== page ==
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Sk8r
02/28/2007, 11:52 AM
When you're starting out your tank, just a word of been-there, got-the-t-shirt caution: raw new tanks lose specimens if they're weak or fragile.

Why is a thing rare? Usually because it doesn't survive well in shipping or live long in captivity except in the stablest of tanks.

Why is a thing cool? Mostly because some seller says it is, and creates a buzz about it and wants you to believe it is. Don't go for it until you're dead certain you're getting value for your money, and equally important, that your tank is old enough and stable enough to keep it and let it grow. The buzz you get from rushing online to say "I got this supercool whizbang eye of whatever zoa/lord," or "I have this supercool three-eyed forktailed gudgeon," may be shortlived, and it's such a bummer to have to say, "it's gone."

Wait...until your ordinary, hardy, sensibly priced specimens are propagating on their own before you invest in the buzz-market. And for gosh sakes, dip your new zoas, etc, to prevent pests getting in. Don't just plunk things in unexamined only to discover a week later that there's something eating ALL your specimens. Hitchhikers ride in on what they eat.

Spend your spare cash on skimmers and other necessary equipment rather than rare specimens. This hobby is a game of patience and caution. These are living creatures, not items in a collection that you set on a shelf for your friends to admire, and like living creatures, they have life requirements that must be met before you take them on.

Likewise, don't plan your tank as the Seattle Aquarium: take a realistic look at what you've got, dismiss your desire for an Achilles Tang until you one day get a 300g tank, and cultivate a yen for fish on a scale with your 20g---nothing over 2" adult size. Remember that fish do not stop growing to fit your tank, and that they have, oddly enough, mental demands for space as well as physical ones. Anthias WILL run and gobies will dig. It's what they do.

HTH to make starting-up easier.

lakwriter
02/28/2007, 12:05 PM
Excellent advice!

FLReefGirl
02/28/2007, 01:29 PM
I've read about the fresh water and iodine dip for the zoos. Does this work for ALL corals and should I use this recipe for ALL new corals going into my tank? Or are there different recipes for different corals?

Sk8r
02/28/2007, 01:48 PM
You don't freshwater dip stonies or softies, in my experience. There's a product called Interceptor, another: Lugols, which I think is iodine---iodine is something your shellfish need, so a trace isn't going to hurt. My best and safest advice is, before you order or buy a coral, go to the appropriate forum, ask what the current best treatment/dip is, and make sure you've stocked the right dip in your house and that you know the precise dosage. Also: don't use your baking spoons to measure with---some of these things are not good for human consumption.

While you don't dose fish with medicines unless you know they're sick [you keep them in quarantine for several weeks, however, and feed them up and make sure they're healthy before you turn them loose in your rocky, uncatchable tank]---corals should be dipped regardless of whether you think they've got anything.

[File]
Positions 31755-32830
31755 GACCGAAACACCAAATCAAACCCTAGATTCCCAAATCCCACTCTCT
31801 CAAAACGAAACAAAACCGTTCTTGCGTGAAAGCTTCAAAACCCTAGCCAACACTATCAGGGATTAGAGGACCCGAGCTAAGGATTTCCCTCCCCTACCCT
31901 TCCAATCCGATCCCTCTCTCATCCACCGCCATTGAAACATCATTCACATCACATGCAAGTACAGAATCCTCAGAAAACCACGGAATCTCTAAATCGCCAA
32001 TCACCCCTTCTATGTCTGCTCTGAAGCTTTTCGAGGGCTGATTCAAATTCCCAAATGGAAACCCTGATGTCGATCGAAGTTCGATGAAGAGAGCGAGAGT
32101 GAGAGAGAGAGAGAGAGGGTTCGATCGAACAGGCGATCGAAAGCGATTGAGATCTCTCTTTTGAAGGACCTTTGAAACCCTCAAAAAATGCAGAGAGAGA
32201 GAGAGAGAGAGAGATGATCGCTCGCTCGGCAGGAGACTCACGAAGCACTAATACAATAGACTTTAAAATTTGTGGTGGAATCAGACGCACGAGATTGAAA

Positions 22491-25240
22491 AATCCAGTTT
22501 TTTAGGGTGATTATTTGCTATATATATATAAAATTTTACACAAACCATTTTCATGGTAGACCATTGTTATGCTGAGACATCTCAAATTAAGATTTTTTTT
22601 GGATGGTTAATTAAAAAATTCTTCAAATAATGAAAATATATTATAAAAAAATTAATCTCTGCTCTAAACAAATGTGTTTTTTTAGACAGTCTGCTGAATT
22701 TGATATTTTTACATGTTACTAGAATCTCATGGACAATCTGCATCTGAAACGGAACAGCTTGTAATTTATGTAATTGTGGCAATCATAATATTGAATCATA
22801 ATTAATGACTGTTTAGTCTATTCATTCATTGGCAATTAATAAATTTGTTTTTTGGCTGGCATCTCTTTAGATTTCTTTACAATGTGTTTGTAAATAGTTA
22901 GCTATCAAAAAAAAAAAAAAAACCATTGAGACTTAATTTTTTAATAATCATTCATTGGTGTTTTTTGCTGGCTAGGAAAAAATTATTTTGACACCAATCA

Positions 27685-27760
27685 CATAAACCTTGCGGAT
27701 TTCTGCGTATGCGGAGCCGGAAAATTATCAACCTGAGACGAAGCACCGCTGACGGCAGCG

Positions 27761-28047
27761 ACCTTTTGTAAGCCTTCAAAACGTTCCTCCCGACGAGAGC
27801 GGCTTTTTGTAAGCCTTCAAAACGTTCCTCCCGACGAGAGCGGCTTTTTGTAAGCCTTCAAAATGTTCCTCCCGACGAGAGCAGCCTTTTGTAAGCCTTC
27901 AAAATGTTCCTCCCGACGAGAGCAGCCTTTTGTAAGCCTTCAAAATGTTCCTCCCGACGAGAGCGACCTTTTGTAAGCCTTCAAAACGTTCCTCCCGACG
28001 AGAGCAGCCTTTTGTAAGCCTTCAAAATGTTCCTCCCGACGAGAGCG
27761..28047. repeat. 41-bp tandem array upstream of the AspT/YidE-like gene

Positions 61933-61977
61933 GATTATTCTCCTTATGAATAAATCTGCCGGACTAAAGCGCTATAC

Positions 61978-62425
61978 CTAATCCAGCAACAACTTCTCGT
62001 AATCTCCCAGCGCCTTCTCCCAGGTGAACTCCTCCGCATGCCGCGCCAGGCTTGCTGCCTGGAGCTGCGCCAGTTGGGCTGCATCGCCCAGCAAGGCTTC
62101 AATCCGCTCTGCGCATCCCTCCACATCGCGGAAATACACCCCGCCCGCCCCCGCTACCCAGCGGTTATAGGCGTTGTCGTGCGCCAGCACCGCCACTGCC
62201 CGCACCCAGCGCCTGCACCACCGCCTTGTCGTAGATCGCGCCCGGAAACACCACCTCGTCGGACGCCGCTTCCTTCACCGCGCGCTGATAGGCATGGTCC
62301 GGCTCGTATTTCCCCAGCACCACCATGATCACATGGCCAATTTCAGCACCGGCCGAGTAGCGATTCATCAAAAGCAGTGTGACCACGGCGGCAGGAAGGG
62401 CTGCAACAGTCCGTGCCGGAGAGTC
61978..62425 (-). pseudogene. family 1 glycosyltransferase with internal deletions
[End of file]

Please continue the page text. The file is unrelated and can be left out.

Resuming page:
FLReefGirl
02/28/2007, 02:24 PM
Here is the link I found the dip in. So this is no good for other things, only zoos?

http://reefcentral.com/forums/showthread.php?s=&threadid=451720

Sk8r
02/28/2007, 03:47 PM
THat will be good for zoos. Stonies come in two types, the lps which have big fluffy polyp extrusions that, if dinged, should be let alone to heal, and not messed-with. Acroporas have a very thin skin and again have to be protected against dings: if you have a white area, best to frag the piece above the bad spot and preserve that end. They can heal over, but there is a pathology called RTN [rapid tissue necrosis] and if you have this there is probably a chemical issue. Honestly, since my lfs performs this dip service for me, I'm not up on the exact formula, which is why I suggest you go to the specific forum for each type. I believe that lugols is safe for all, and I'm suspecting that dose is the right one, but do get it precisely for each type of coral. ALso with stonies, and particularly for acroporas, a microscopic visual examination is a good idea: you're looking for tiny red dots. Any forktailed hitchhikers are flatworms, which can be a real pain, and Flatworm Exit is the treatment of choice for that. Whenever treating for parasites, also, be sure your skimmer is in top condition, because the dieoff can be bad news, too, polluting the water with waste products. Red bugs is the other major problem with the acroporas, a major reason for dipping. Once it gets into your tank, you have a big problem. If you don't have an lfs that pre-dips for you, and especially if you buy corals online, you need the treatments and the dips, for sure.
Because I should know the answer to your question and am too hazy on the question, I'm including some links to pests, parasites, and treatments that are on the sps and lps sites.
http://www.reefcentral.com/forums/showthread.php?s=&threadid=903839
and re: lps:
http://www.reefcentral.com/forums/showthread.php?s=&threadid=1038905

FLReefGirl
02/28/2007, 04:23 PM
Thanks Sk8r, I'll look into it some more.
I want to start adding more coals but I don't want to bring any pests in.